I cooked the meat and sauce and layered the lasagna in my crock pot for dinner.
When dinner was set up to cook for the rest of the day, I cropped the slides from the governor’s briefing and posted them on my Facebook page. (Several people have told me that they appreciate it, and it makes me feel as though I am doing something productive, something of a public service, even if it’s only in my mind.)
I then had Lunch with a Diet Coke followed by a snack. On my notes page that I kept the running diary, I didn’t write down what I had for lunch and snack, so I have no idea what it was. We’ve had sliced turkey and cheese in the house for sandwiches, we have ramen, macaroni & cheese, and often leftovers to have for lunch, so really it’s anybody’s guess what it might have been.
About now, I’ve begun to flag. I’m always tired since this situation has begun, not always physically, but I feel a constant level of worn out. My brain is going a mile a minute, but I am also paralyzed with uselessness.
I go back on my Kindle: Facebook, Twitter, some games. Things that I don’t need to think about because my brain just won’t slow down.
Clearly, I’m not writing. 😦
My daughter was on Facetime with her friends and I heard her giggling and laughing hysterically. It resounded down from her room, and I stood at the bottom of the stairs, and just enjoyed it. It was a welcome sound; one that I haven’t heard for what seems like a long time, and I relished in it.
When the lasagna was ready, my son and I made homemade garlic bread. It was delicious.
We ate our dinner, which was also delicious. We’ve been cooking a lot!
After dinner, I had some yummy Mango Dragonfruit sherbet that my husband picked up for me as a surprise when he went out to get milk.
I read Governor Cuomo’s email that he sends nightly, which caught me up since his morning briefing. Again, positive and reassuring.
9pm – The Rachel Maddow Show. She is visibly upset with the federal government’s response. I am also upset. Disappointed. Embarrassed.
I don’t know if I just realized it while watching Maddow but I did not get dressed today. PJs feel almost like business casual as quarantine time ticks by. It’s quite nearly another universe.
After dinner, I clean up the dishes. I didn’t wash them though, just got them scraped and into (or near) the sink. At the moment, there’s too many for me to get started emotionally. I don’t mind doing the dishes, but I need to really feel it.
I went to bed; not to sleep, but to read.
Then I promptly fell asleep.
I woke up at 1am and went on Twitter where Alt_Immi‘s post set my teeth on edge. He had retweeted a 9 minute video of Russel Honore’, who commanded federal troops in New Orleans after Katrina, and who had a lot to say about the Defense Production Act and the “leadership” of Jared Kushner.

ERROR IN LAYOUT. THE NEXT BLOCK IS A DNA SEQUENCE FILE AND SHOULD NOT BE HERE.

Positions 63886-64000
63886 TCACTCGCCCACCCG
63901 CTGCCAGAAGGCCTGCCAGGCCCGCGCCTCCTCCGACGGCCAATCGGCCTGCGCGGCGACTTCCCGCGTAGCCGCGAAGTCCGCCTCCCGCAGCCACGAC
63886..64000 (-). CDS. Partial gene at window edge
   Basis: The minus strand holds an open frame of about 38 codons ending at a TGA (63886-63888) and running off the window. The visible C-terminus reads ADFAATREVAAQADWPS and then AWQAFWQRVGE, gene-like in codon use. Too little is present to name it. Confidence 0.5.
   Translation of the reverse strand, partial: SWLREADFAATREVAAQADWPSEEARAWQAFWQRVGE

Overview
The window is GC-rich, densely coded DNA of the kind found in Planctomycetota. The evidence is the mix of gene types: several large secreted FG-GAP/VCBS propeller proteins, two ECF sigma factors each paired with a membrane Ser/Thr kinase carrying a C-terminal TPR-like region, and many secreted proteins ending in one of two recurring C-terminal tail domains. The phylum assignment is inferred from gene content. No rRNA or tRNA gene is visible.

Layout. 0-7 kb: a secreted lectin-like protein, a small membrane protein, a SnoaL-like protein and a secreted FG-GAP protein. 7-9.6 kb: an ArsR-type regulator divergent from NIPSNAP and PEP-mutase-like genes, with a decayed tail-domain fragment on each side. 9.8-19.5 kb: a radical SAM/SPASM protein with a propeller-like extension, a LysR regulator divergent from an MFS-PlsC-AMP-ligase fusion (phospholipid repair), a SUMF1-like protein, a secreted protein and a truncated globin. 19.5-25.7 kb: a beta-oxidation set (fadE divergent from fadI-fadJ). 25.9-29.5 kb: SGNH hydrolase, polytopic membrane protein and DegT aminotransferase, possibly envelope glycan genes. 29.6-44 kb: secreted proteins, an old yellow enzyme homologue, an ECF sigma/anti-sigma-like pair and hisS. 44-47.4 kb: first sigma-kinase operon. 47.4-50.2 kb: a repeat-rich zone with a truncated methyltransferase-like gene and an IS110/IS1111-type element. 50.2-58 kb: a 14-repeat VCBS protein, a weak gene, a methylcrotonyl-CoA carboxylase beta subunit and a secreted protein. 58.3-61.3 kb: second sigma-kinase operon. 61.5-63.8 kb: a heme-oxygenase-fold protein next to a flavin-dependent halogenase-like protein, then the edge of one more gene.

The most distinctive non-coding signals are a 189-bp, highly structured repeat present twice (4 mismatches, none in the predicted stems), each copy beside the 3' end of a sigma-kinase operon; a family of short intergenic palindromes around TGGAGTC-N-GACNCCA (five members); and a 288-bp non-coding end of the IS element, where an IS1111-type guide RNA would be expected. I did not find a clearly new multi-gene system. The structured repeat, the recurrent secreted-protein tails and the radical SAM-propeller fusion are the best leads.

I became enraged, which kept me from sleeping.
I took my nightly medicine (which I’m really supposed to take around 11pm), and then I went to bed for real. Mostly.
I know that tomorrow will probably go about the same except with the addition of a shower and minus meat (since [as of this diary’s writing] tomorrow is Friday!)
This whole thing is horrifying and demoralizing.
As the following Tweet says, this is why we cried when he won. No lie.
We will get through this. Together.
As a writer, I’ve hit the proverbial road block. It is so hard to just sit down and write about anything that isn’t coronavirus related. I spend my entire day reading Twitter, watching Governor Cuomo’s daily briefing, finding interviews with Dr. Fauci, and listening to relevant podcasts. It’s exhausting.
But I feel that I need to stay informed.
However, my writing also needs to continue. Whether that means weekly election connection posts or finally sitting down to get serious about my two books or any number of writing projects that I want to work on. I need to re-balance my life to include my writing, and for better or worse, some of that writing will need to be about what I am going through now.
I wanted to share with you some of the things I’ve discovered on my online sojourns and internal discernment.
The Writer Magazine Writing Contest Short Story Contest due June 2, 2020. (There might be a fee to enter.)
Journal Assignment. Graphic posted below. Link is to other assignments and a place for students to upload their work. This was originally from Bryan Shaw of the Mt. Diablo Unified School District in California
Podcast from Writing Coach, Ann Kroeker: One Thing Writers Can Do in a Pandemic: Document the Days
From Actor, Misha Collins:
Breathe in what?
Breathe out what?
“I was explaining one of the simplest meditation techniques to the kids: “Sitting, eyes closed, you breathe in good things you breathe out bad things.”
Maison [his daughter] said, “So you breathe in sparkly rainbow unicorns and you breathe out broken guitars?””
Haiku Writing with John Pavlovitz
30 Day Writing Challenge beginning tomorrow (April 1, 2020) from IngramSpark, a self-publishing company. They will send daily emails for the writing challenge from The Writer -30 Day Writing Challenge – these are daily emails from a self-publishing/pod (publish on demand) company.
Camp Nanowrimo for the month of April!
Camp Nanowrimo – nanowrimo.org
I wanted to update my readers on what’s been happening since my last post.
We’ve been taking this pandemic seriously for some time in our house. I had been forcing my family to wash their hands when they returned from school or shopping or outside of our home for a number of weeks. Our church had eliminated handshaking for the sign of peace, and receiving communion from the chalice. I told my daughter that she couldn’t go to her friend’s birthday party, which I truly hated doing. (The mom ended up postponing.)